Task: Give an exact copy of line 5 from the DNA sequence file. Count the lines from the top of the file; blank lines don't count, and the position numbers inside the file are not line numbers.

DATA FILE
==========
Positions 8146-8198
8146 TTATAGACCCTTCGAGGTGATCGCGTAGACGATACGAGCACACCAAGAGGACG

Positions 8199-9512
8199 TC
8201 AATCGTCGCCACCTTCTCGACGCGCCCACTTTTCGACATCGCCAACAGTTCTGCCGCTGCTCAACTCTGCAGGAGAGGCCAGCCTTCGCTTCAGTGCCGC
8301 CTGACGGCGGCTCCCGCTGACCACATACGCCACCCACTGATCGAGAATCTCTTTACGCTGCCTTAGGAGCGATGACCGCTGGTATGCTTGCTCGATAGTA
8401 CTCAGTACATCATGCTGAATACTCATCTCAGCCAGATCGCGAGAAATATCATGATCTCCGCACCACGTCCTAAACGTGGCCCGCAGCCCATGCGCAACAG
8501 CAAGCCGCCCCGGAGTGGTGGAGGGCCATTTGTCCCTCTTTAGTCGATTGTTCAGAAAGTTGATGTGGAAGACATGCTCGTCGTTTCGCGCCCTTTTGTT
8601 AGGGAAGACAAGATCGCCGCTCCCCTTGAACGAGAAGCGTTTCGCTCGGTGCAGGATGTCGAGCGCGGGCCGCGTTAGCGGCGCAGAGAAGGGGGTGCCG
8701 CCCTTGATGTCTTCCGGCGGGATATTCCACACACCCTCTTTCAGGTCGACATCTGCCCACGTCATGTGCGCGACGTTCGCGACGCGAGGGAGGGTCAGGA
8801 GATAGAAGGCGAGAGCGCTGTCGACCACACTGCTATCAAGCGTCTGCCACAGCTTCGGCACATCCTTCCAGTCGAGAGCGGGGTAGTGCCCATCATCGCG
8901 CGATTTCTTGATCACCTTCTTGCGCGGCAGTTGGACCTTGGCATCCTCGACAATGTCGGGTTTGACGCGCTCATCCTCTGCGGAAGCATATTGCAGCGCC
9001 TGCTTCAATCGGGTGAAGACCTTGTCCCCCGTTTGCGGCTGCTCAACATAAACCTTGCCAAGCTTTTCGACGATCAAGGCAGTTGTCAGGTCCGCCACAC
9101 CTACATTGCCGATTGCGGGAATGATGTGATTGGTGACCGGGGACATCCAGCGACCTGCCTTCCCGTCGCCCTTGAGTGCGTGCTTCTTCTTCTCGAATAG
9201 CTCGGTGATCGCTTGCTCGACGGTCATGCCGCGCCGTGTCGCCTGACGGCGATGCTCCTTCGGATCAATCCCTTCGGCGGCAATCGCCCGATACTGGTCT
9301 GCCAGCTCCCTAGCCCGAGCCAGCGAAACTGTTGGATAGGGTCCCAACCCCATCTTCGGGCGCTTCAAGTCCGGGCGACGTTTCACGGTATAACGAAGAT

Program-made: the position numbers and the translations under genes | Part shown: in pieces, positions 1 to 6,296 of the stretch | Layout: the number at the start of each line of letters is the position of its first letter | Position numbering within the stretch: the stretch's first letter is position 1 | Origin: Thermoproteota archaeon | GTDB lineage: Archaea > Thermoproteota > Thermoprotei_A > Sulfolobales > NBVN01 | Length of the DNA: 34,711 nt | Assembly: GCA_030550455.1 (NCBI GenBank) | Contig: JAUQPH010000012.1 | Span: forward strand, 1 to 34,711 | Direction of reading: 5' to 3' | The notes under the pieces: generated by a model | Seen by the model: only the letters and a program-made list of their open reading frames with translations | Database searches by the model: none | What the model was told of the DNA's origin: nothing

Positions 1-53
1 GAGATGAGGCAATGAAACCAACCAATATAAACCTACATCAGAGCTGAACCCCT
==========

8201 AATCGTCGCCACCTTCTCGACGCGCCCACTTTTCGACATCGCCAACAGTTCTGCCGCTGCTCAACTCTGCAGGAGAGGCCAGCCTTCGCTTCAGTGCCGC